What is this strange feeling?

So last week I went into how I had scrapped an entire section of my first draft and that it was like a dirigible race. Which makes sense. The first thing I always think of when discussing writing is how to work in more blimp metaphors.

Back when I wrote that, way back on Thursday, it had seemed like I was very much in the midst of things. That my need to generate all new scenes and text would be continuing for a while longer.

Today, after getting my writing in, I took a quick peek forward to see when I might possibly slip back into my old draft. I was shocked to learn that I was maybe a scene or two away from rejoining my first draft.

That means I’m almost done with this crap and back to rewriting. And rewriting, compared to fleshing out brand new scenes, is SOOOO much easier and so much faster.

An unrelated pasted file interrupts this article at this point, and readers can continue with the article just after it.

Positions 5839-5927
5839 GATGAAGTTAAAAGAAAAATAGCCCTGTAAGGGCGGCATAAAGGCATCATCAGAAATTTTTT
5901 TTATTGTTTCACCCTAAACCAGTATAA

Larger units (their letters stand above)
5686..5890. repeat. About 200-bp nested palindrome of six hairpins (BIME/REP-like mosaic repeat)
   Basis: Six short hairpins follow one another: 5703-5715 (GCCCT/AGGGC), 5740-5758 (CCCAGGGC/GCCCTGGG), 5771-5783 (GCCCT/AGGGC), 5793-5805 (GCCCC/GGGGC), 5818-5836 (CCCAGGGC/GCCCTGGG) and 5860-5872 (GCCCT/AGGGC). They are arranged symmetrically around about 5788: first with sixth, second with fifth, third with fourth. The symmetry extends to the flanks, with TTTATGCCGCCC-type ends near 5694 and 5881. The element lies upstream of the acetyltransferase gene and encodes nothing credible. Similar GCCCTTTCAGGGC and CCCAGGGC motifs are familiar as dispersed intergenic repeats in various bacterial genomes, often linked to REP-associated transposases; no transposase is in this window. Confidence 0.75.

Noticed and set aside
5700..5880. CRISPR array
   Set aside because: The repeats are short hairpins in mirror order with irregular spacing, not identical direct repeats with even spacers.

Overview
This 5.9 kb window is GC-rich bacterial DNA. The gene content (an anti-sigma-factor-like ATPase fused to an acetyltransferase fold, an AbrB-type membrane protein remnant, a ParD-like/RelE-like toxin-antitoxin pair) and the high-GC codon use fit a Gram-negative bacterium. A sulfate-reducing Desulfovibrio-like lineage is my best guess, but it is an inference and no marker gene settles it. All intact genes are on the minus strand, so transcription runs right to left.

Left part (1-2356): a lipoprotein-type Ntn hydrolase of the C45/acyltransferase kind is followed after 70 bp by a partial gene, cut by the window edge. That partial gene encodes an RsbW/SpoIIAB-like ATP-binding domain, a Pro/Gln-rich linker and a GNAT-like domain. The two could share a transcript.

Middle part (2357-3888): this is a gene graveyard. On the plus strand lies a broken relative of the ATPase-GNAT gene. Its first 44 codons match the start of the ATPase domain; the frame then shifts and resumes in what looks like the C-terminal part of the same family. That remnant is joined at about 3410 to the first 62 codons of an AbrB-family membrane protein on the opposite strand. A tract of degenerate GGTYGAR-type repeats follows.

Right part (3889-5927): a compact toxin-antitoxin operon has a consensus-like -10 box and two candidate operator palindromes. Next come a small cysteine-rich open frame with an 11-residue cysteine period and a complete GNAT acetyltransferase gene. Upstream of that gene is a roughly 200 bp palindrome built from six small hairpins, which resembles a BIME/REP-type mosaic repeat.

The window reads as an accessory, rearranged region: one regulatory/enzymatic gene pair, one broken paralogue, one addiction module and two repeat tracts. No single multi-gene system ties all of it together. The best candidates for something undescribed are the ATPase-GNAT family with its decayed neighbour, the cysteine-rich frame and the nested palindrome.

And that means I’m back to almost being done with this book.

How did that happen?

Granted, I’ve been, “almost done with this book,” for eons now, so I’m going to keep my damned fool mouth shut as far as hard dates go.

However I am tentatively looking forward to getting back to actual rewriting, touching up words and punching up dialog instead of crafting it fresh.

And that makes me happy.


  1. Scott Rhine says:

    I usually use the big bang model. I collect a critical mass of tableaus, back story, and rearch over 6 to 8 weeks. Then the story usually almost writes itself for six months. The first complete draft product is one of my proudest moments, like seeing the baby a *really* long birth. Cleaning out the mucus so it can scream with its own voice doesn’t take long. This is more like chiropracty or Feng Shui. Once I am satisified, my problem has always been how to cut off the fingers and toes so it will fit in someone else’s box, or worse how to put stilleto heels and lipstick. You want people to love your children for who they are like you did.